The Bottom Line
- A closer look at bird life than you've had before, even if you're a dedicated bird watcher.
- Exquisite cinematography provides a travelog-like display of birds and habitats in full glory.
- As light, airy and refreshing as a breeze, without overly weighty stats re bird life.
- Excellent musical scoring transforms the birds' ritual behavior into a ballet of sorts.
- An inspiring study of instinctual intellegence and the determination to survive.
- Some bird species aren't identified, so can't look them up to find out more about them.
- Some locations aren't specified, so you might get a bit confused about where you are.
- The narrator has a French accent which some people may find difficult to understand.
- The DVD extra about making the film is a bit of a spoiler, revealing that the birds were trained.
- Presentation of important environmental issues is so subtle, some viewers may not get it.
- Birds are amazing in flight, and the film's close up photography really lets you see just how hard they work to stay aloft.
- In the Amazon, where locals catch exotic birds to sell them, an electric blue creature uses his beak to escape from his cage.
- Birds use their wings for more than flying. Outstretched or flapping wings communicate attitude as clearly as vocal signals.
- The film's images are so beautiful and calming, you could perpetually replay it as an environment enhancer at home or office.
- The film was nominated for a the 2003 Best Documentary Feature Oscar, and several other awards.
- Director Jacques Perrin, who is also a well-known actor, narrates Winged Migration.
Guide Review - Winged Migration (2001) - Movie Review
Their story, a fascinating and inspiring one, is told with broad strokes. Rather than introducing viewers to several birds that evolve as distinct characters, the film follows flocks of geese, cranes, pelicans, penguins and other species as they relocate from south to north and back again, flying over wilderness, farms, and urban areas--overcoming inclimate weather and their physical exhaustion.<p>Although the filmmakers' respect and appreciation for the birds is evident, they don't expected us to adopt the flocks as our feathered friends. In other words, there's no anthropomorphism to instruct us how to feel about these wild creatures. The filmmakers only guide our attention to environmental issues when the birds rarely encounter humans--a young boy frees a goose from a plastic fisherman's net, a woman hand feeds birds that stop to rest at her isolated farm, a farmhand unwittingly drives a thresher over a nesting chick, hunters shoot geese flying overhead and a bird becomes mired in oil spillage.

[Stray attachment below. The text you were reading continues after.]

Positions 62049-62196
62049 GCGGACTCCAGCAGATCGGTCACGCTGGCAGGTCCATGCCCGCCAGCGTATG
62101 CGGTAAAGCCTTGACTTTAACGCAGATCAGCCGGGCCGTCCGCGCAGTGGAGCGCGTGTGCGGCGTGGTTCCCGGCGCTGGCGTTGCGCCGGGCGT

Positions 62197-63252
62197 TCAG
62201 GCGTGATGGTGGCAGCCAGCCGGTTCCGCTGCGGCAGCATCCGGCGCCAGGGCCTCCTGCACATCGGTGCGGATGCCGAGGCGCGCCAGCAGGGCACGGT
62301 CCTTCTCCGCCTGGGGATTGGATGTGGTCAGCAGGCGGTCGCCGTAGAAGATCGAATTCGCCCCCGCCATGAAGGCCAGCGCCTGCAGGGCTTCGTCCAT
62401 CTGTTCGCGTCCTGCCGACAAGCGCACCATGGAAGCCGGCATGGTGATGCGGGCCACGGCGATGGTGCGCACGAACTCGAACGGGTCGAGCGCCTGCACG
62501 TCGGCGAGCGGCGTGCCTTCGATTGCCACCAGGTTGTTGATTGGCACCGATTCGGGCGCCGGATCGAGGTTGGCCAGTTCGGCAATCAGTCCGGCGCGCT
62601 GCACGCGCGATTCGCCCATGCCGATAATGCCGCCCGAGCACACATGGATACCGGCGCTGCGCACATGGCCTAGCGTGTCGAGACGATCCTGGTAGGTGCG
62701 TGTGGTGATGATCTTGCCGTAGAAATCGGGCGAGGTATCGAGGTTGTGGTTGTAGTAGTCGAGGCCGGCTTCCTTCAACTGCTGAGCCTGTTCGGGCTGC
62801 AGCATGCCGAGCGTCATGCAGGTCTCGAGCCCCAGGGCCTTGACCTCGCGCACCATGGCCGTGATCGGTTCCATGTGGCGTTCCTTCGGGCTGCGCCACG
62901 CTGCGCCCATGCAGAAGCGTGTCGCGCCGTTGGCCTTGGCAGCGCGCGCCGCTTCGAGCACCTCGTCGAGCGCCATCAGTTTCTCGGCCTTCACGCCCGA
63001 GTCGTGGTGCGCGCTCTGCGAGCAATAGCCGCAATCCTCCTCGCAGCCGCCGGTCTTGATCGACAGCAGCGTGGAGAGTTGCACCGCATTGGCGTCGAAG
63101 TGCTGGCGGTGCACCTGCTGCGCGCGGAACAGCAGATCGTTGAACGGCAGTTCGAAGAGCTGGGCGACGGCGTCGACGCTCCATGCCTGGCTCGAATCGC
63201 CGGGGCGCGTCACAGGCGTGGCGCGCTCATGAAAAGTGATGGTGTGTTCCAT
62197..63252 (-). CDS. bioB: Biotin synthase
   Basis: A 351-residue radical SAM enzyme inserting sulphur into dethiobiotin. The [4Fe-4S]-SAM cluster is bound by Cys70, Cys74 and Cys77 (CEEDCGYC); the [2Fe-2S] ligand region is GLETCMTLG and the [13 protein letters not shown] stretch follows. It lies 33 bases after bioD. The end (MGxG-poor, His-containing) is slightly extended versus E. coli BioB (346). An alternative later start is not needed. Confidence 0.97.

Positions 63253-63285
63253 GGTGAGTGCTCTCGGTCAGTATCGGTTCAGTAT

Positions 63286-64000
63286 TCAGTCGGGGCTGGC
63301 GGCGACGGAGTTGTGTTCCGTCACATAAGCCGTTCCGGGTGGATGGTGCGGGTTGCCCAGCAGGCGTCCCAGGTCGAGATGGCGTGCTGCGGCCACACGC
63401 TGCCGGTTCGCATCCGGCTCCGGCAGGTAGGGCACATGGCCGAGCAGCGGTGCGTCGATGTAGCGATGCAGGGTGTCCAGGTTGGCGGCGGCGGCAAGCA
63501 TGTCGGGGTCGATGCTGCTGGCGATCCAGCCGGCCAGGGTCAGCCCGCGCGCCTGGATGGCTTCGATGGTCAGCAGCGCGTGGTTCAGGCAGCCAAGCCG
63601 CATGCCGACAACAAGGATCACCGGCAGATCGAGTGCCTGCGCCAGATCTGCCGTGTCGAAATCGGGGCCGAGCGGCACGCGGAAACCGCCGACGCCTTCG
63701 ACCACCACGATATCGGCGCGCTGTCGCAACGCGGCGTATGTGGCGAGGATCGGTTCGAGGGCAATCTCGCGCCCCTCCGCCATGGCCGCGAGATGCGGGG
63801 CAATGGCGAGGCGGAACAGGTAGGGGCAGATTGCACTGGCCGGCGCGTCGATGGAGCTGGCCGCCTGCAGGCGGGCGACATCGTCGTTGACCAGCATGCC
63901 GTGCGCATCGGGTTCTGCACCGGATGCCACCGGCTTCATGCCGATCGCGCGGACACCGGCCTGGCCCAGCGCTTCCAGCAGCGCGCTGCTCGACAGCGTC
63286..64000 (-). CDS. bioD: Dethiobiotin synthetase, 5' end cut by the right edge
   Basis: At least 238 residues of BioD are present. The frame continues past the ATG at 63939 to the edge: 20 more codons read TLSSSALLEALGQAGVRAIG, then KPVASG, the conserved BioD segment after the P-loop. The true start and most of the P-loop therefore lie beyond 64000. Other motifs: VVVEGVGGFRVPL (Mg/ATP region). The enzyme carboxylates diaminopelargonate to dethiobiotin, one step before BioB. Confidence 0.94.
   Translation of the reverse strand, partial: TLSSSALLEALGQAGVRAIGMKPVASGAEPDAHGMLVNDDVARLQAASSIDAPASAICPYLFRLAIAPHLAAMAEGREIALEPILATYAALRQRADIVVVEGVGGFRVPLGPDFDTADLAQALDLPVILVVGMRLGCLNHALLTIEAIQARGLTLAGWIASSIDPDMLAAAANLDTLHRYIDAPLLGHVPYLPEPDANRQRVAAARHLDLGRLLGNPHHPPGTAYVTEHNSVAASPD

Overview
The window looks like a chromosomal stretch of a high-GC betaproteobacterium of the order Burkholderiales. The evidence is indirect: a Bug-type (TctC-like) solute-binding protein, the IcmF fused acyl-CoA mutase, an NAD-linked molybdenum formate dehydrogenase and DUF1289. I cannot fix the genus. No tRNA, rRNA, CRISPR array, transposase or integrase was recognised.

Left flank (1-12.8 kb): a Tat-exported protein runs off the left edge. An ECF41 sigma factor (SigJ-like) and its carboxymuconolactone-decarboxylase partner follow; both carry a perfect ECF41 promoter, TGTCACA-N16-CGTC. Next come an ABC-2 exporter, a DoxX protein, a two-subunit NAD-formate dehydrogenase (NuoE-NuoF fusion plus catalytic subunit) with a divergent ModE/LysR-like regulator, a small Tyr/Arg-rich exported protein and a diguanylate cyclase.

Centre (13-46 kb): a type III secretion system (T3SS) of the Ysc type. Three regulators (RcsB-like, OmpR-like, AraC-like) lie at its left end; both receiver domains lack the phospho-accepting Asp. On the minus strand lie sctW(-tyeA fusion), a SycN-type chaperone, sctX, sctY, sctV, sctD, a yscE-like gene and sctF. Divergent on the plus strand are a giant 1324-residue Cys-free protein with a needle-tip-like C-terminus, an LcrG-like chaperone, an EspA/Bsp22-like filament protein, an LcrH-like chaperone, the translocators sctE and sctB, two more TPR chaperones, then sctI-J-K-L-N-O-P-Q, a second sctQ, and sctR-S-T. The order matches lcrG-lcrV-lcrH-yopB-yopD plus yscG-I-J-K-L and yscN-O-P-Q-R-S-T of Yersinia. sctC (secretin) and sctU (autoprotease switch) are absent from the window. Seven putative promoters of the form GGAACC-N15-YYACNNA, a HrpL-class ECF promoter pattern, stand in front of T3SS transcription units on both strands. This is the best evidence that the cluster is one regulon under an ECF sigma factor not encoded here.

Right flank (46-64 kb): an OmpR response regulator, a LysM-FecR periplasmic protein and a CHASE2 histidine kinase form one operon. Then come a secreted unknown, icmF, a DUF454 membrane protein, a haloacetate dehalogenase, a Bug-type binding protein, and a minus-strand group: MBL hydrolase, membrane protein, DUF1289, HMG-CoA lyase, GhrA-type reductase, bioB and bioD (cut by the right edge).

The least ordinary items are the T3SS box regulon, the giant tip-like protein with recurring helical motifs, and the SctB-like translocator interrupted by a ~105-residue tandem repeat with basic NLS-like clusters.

But the human impact--good or bad--seems almost incidental to the larger theme of how the birds' innate intelligence, physical fortitude and instinctual determination enable them to find their way half way around the world twice annually in search of food and survival. It is a truly amazing natural phenomenon.
Throughout the film, you wonder how in the world the filmmakers managed to position themselves so close to birds in flight, landing, swimming and displaying habitual behavior to each other. You'll find an explanation in a DVD extra about making the film--but my advice is to view the film in wonder before watching the extra.